The story takes place in the northern region of Nova Scotia, in one of the more staunchly devout areas, and deals with the cover-up of child molestation by priests in the diocese. It's somewhat timely that this book would win during a year when Nova Scotian churches are under fire yet again due to the abhorrent (or allegedly abhorrent) actions of certain priests and bishops in the past--shocking to learn just how much went on during the "good ol' days." Lindon was quick to point out the book was written and published prior to the most recent case of Roman Catholic bishop Raymond Lahey being arrested and charged with possessing child pornography.

Anyway, the reason I wanted to mention the Gillers and The Bishop's Man is that I've mumbled for some time about wanting to read some quality Canadian literature, yet I haven't really gone out to look for any. Oh sure, I've read some enjoyable books by Canadian authors, but their nationality was purely incidental. I think, in 2010, I need to make a resolution to read more Canadian fiction. And the Giller short list looks like a good place to start. Beyond that, I also want to become better acquainted with Canadian authors that deal in dark fiction, whether it be horror, fantasy, etc.

I'm open to suggestions, people. Is there a Canuck's book that you've read and liked enough to recommend?

If you're looking for one yourself, I'll point a finger towards Timothy Findley's Not Welcome on the Voyage. Imagine a very skewed, and more than a little disturbing, re-imagining of the Noah's Ark fable.

November 14, 2009

Rabid Reads: "The Gentling Box" by Lisa Mannetti

Title: The Gentling Box
Author: Lisa Mannetti
Published: Dark Hart Press (2008)
Pages: 307
ISBN-10: 0-9787318-9-1
ISBN-13: 978-0-9787318-9-2

When it comes to works of particular authors, there are a lot of debut novels I have yet to read. This is especially true of authors I've become a fan of over the years, as I have yet to read Stephen King's Carrie or Clive Barker's The Damnation Game. But give me time. However, when it comes to Lisa Mannetti and her debut novel, The Gentling Box--winner of the Bram Stoker Award for Best First Novel in June of this year--I'm content in knowing I've gotten in on the ground floor of what's sure to be a celebrated storyteller's career.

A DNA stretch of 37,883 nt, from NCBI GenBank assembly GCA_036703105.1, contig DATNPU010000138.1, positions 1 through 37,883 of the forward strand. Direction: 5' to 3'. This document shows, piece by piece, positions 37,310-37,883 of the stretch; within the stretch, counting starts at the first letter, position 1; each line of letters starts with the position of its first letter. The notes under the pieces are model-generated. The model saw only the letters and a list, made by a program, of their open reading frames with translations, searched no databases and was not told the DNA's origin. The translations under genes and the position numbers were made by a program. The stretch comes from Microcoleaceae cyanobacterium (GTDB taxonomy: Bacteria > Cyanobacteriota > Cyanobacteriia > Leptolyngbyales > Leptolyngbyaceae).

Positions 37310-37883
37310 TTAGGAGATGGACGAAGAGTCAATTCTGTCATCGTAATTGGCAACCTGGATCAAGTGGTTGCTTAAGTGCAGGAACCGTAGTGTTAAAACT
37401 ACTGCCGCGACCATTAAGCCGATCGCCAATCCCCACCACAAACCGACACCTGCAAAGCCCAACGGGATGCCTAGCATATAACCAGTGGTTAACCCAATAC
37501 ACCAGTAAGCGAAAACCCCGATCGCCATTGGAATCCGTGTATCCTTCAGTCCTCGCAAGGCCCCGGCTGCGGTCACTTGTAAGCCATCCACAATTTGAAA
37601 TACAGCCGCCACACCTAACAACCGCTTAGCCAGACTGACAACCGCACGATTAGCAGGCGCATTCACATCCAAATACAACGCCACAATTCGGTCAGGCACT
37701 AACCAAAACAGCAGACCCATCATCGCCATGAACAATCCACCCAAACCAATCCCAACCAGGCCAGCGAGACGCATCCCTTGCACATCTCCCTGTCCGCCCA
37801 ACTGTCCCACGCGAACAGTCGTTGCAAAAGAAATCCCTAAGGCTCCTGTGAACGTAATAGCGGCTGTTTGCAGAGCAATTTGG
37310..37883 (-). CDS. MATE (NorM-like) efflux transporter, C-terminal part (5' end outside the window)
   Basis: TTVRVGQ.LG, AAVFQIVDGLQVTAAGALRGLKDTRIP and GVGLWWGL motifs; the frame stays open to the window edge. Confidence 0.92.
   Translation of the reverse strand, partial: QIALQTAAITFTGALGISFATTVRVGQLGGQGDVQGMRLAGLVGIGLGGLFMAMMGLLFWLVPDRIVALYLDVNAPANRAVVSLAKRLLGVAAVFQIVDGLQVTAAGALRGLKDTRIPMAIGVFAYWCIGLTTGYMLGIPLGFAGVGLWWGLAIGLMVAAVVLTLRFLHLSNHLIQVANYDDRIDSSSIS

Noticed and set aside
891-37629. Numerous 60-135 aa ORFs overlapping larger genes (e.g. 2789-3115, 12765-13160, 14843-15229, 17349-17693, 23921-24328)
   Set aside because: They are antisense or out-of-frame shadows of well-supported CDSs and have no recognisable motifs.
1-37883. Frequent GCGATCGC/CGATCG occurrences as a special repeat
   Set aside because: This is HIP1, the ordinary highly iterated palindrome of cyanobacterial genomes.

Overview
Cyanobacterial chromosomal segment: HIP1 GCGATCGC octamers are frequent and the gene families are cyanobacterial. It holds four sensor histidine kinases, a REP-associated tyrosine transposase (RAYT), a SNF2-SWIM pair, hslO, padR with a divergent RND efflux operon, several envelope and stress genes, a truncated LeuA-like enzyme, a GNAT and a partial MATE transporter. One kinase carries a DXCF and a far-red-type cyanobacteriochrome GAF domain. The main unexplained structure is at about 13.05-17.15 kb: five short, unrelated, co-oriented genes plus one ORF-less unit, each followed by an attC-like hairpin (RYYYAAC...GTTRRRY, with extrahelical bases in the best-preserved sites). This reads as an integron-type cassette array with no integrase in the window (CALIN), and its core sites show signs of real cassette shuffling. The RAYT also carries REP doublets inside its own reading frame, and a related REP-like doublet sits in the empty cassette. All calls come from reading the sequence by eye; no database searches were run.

Thanks to the Stokers, I became aware of this novel back in June when the winners were announced. And after reading about the premise for the book I placed it on my wish list. Well, Lisa Mannetti, herself, was charitable enough to forward a review copy of the book to me. Having now read The Gentling Box, it's abundantly clear why it has received such praise.

The story takes place during the 1860s in eastern Europe, mostly through Hungary and Romania. Imre, a half-gypsy horse trader, learns via a messenger that his mother-in-law, Anyeta, is close to death and she wishes to see her estranged daughter, Mimi, one last time. Reluctantly, Imre takes his wife, Mimi, and daughter, Lenore, by caravan to visit the gypsy colony to which they once belonged. However, Imre learns that Anyeta wants more from him and Mimi than a mere visit. And even though the old witch is dead prior to their arrival, her plans are already set in motion and ominous occurrences threaten to tear Imre's family apart along with everyone else in his life he holds dear. Before long, Imre must wrestle with the prospect of contending with Anyeta's other-worldly manipulations, or if he'll succumb to her evil intent and his own cowardice.

Spooky is too cartoonish a word to use in describing this novel. Melancholic doesn't work either. I guess I'll go with a trust standard and say Gentling Box is haunting. A bit quaint and simplistic, but after reading this novel the characters still resonate. So maybe haunting is an apt word to use.

In a story populated by gypsies, or Romani, it's kind of easy for the characterization to drift towards parody and stereotype--too many Saturday morning cartoons as a child can instill such hokey images. Lisa Mannetti does justice to her creations, however, by avoiding any such pitfalls and providing a genuine and redolent world where these characters can play out their tragedy and joy. It's easy to tell she did a lot of exhaustive research to get the details down, which she does. There are even sporadic moments of the Romani language used that are translated for readers in such a way you hardly notice you're not fluent.